This document describes the things you should do before writing your first client application.
Get a Google Account
You need a Google Account to use this API. Your account must have the appropriate Search Console permission on a given property in order to call that method on that property. For example, in order to run searchAnalytics.query you need read permissions on that property.
Try out Google Search Console
This API documentation assumes that you've used Google Search Console, and that you're familiar with web programming concepts and web data formats.
If you haven't used Google Search Console, then try out the user interface before starting to code. Each API represents the functionality of a report in Search Console. You should read the documentation for the equivalent report before using an API in order to understand the data you receive.
Create a project and credentials for your client
Before you can send requests to Google Search Console, you need to tell Google about your client and activate access to the API. You do this by using the Google API Console to create a project, which is a named collection of settings and API access information, and register your application.
All Search Console APIs except the Testing Tools API require OAuth2 credentials. The Python and Java quickstart guides provide details on how to create a project and get credentials for your client.
Understand REST basics
There are two ways to invoke the API:
- Sending HTTP requests and parsing the responses.
- Using client libraries.
If you decide not to use client libraries, you'll need to understand the basics of REST.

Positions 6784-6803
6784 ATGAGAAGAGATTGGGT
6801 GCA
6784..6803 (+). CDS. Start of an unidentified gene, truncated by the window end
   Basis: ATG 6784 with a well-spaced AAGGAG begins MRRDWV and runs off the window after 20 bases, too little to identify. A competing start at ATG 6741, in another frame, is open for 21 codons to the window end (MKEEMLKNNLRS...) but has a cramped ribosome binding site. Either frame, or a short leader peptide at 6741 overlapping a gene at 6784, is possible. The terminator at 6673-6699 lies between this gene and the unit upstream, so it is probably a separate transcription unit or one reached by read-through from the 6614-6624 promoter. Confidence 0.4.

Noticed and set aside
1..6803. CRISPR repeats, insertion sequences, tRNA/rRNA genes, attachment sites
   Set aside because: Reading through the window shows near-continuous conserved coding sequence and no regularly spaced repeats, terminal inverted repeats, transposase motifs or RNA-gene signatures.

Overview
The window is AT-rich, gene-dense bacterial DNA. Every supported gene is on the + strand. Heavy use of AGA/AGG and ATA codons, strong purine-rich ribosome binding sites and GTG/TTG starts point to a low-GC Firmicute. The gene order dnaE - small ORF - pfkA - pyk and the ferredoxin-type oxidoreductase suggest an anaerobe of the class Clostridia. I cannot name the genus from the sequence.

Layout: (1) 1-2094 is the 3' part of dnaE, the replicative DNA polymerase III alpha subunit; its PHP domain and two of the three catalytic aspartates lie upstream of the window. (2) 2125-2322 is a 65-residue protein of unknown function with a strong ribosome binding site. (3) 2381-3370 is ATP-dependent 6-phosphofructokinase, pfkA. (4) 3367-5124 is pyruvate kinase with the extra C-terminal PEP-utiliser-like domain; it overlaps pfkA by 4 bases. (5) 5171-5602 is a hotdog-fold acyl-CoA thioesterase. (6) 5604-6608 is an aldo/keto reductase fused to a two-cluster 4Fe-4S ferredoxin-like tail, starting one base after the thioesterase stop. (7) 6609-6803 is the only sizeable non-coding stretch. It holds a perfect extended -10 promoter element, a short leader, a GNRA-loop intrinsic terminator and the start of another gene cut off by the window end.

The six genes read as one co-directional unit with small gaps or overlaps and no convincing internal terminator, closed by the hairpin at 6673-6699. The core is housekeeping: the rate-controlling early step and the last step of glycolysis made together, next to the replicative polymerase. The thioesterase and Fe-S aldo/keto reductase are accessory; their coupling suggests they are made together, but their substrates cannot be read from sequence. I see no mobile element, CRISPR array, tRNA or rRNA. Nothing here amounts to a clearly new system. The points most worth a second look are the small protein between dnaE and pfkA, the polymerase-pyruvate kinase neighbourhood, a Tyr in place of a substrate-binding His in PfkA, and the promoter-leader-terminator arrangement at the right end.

REST is a style of software architecture that provides a convenient and consistent approach to requesting and modifying data.
The term REST is short for "Representational State Transfer." In the context of Google APIs, it refers to using HTTP verbs to retrieve and modify representations of data stored by Google.
In a RESTful system, resources are stored in a data store; a client sends a request that the server perform a particular action (such as creating, retrieving, updating, or deleting a resource), and the server performs the action and sends a response, often in the form of a representation of the specified resource.
In Google's RESTful APIs, the client specifies an action using an HTTP verb such as
DELETE. It specifies a resource by a globally-unique URI of the following form:
Because all API resources have unique HTTP-accessible URIs, REST enables data caching and is optimized to work with the web's distributed infrastructure.
You may find the method definitions in the HTTP 1.1 standards documentation useful; they include specifications for
REST in the Google Search Console API
The Google Search Console API operations map directly to REST HTTP verbs.
The format for most Google Search Console API URIs are something like this:
The full set of URIs and verbs used for each method are given in the Google Search Console API Reference overview.
Understand JSON basics
The Google Search Console API returns data in JSON format.